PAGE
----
|Print List Price:||$12.99|
Save $9.00 (69%)
Twisted Paths (Mary O'Reilly Series Book 9) Kindle Edition
|Length: 268 pages||Word Wise: Enabled||Enhanced Typesetting: Enabled|
|Page Flip: Enabled||
Switch back and forth between reading the Kindle book and listening to the Audible book with Whispersync for Voice. Add the Audible book for a reduced price of $7.49 when you buy the Kindle book.
Matchbook Price: $0.99
For thousands of qualifying books, your past, present, and future print-edition purchases now lets you buy the Kindle edition for $2.99 or less. (Textbooks available for $9.99 or less.)
"Enlightenment Now: The Case for Reason, Science, Humanism, and Progress"
Is the world really falling apart? Is the ideal of progress obsolete? Cognitive scientist and public intellectual Steven Pinker urges us to step back from the gory headlines and prophecies of doom, and instead, follow the data: In seventy-five jaw-dropping graphs, Pinker shows that life, health, prosperity, safety, peace, knowledge, and happiness are on the rise. Learn more
Enter your mobile number or email address below and we'll send you a link to download the free Kindle App. Then you can start reading Kindle books on your smartphone, tablet, or computer - no Kindle device required.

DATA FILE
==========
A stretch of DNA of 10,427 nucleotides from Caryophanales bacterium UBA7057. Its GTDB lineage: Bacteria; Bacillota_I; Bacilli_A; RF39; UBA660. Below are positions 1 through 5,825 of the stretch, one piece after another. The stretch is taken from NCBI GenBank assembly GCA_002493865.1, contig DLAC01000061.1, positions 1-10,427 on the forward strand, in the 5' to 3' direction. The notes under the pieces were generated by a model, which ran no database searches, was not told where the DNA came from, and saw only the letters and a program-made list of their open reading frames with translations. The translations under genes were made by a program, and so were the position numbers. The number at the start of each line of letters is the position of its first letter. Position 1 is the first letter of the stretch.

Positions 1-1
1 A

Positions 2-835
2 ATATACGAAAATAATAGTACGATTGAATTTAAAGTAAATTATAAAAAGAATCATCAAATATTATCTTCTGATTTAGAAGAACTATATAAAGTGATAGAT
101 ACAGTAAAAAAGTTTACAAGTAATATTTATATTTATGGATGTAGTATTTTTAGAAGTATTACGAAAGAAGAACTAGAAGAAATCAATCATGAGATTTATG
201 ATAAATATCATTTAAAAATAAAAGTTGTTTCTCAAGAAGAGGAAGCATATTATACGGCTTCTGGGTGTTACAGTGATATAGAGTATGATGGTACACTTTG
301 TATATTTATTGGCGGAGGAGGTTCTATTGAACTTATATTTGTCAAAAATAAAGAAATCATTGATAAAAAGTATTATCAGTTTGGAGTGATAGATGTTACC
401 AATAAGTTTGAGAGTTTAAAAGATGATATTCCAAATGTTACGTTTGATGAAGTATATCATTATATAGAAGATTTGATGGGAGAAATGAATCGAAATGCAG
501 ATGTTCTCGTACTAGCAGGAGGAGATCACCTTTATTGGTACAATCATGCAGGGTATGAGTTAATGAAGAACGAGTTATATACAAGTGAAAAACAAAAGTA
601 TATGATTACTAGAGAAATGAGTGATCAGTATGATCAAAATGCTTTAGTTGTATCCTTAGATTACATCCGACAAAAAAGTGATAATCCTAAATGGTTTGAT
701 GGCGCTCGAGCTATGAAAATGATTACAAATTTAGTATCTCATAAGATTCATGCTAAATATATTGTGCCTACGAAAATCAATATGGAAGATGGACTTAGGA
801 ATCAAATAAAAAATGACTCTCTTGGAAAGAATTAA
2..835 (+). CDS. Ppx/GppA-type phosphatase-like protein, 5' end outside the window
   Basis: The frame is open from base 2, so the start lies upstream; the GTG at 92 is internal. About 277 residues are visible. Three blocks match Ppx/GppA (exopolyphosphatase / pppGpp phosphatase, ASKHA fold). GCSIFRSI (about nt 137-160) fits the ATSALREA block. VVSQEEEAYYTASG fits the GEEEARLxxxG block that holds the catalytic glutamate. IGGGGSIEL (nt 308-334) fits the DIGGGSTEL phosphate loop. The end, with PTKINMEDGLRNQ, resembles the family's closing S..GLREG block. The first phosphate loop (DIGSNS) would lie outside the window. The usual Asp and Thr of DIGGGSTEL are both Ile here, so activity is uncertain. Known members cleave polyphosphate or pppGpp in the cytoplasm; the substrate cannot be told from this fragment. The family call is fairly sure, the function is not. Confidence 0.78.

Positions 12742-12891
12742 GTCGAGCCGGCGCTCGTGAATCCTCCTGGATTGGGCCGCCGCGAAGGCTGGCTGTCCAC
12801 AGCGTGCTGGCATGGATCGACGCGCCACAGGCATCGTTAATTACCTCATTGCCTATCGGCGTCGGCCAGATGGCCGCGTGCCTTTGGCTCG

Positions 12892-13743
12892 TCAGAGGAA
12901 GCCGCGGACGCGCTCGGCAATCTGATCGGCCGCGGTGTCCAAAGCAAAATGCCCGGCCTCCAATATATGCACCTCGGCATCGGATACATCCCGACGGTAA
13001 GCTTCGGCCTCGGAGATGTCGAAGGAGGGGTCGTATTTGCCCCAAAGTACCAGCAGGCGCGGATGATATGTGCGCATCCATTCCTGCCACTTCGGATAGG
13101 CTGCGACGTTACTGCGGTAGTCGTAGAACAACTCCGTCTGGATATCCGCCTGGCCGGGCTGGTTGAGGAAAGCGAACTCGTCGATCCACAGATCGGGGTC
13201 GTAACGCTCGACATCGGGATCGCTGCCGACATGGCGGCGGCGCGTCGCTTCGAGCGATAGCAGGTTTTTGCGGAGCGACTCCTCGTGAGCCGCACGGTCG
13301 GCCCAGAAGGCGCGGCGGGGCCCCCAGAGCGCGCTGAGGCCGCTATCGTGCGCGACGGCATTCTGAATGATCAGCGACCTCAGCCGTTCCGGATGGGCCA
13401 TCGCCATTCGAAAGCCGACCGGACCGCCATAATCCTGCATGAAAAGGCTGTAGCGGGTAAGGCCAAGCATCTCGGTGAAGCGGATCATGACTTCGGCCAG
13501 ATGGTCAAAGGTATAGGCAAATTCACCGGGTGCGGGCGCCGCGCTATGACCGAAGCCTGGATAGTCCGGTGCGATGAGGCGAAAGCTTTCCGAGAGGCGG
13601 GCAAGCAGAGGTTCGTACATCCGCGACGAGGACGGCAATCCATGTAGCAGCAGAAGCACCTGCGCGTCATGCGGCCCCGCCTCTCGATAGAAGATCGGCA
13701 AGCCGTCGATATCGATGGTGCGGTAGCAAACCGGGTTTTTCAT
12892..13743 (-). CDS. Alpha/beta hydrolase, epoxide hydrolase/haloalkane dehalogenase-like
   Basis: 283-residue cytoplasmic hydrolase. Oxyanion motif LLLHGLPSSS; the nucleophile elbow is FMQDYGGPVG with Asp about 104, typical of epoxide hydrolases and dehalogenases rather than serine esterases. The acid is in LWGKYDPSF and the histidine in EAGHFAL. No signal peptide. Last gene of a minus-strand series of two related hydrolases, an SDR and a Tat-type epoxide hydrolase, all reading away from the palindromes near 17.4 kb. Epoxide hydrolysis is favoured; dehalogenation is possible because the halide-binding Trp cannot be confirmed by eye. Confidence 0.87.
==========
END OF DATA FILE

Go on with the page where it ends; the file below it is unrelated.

To get the free app, enter your mobile phone number.
Customers who bought this item also bought
Would you like to tell us about a lower price?
Top customer reviews
There was a problem filtering reviews right now. Please try again later.
Since flat lining in the hospital after being shot in the line of duty, former police officer, Mary O'Reilly, can communicate with the dead. Using her new ability, Mary sets up shop as a private investigator, helping ghosts with unfinished business move on.
Each of the books has its own "mystery (and I'm using that word loosely, as I'll explain), but much of the plot focuses on Mary and her relationship with Bradley, the town's Police Chief. Bradley comes with his own personal ghosts. Eight years ago, his pregnant wife disappeared and he's never been able to find out what happened to her. You can see where this is going.
In the beginning, the characters were great. I genuinely liked Mary. She was smart, witty and had just enough naivety to be endearing without being a twit. Bradley was a little one-dimensional, but down to earth and open to possibilities, which made him a great match for Mary. Mary's friends, Rosie and Stanley (who I can't help picture as Fred and Ethel Mertz from I Love Lucy), sashayed in to provide a little comedic relief. The other characters - the suspects and the bad guys - were only present enough to raise suspicions.
That's not to say some of the characters weren't corny as hell. Especially the villains. I won't give anything away, but the person who ends up being the villain in the first book actually says, during the dramatic moment where he/she evil explains the evil plan, "It makes it so much easier to get away," he/she takes a dramatic pause, "...with murder." I'm not sure if that was meant to be so bad it's funny, but it certainly earned a loud snort from me.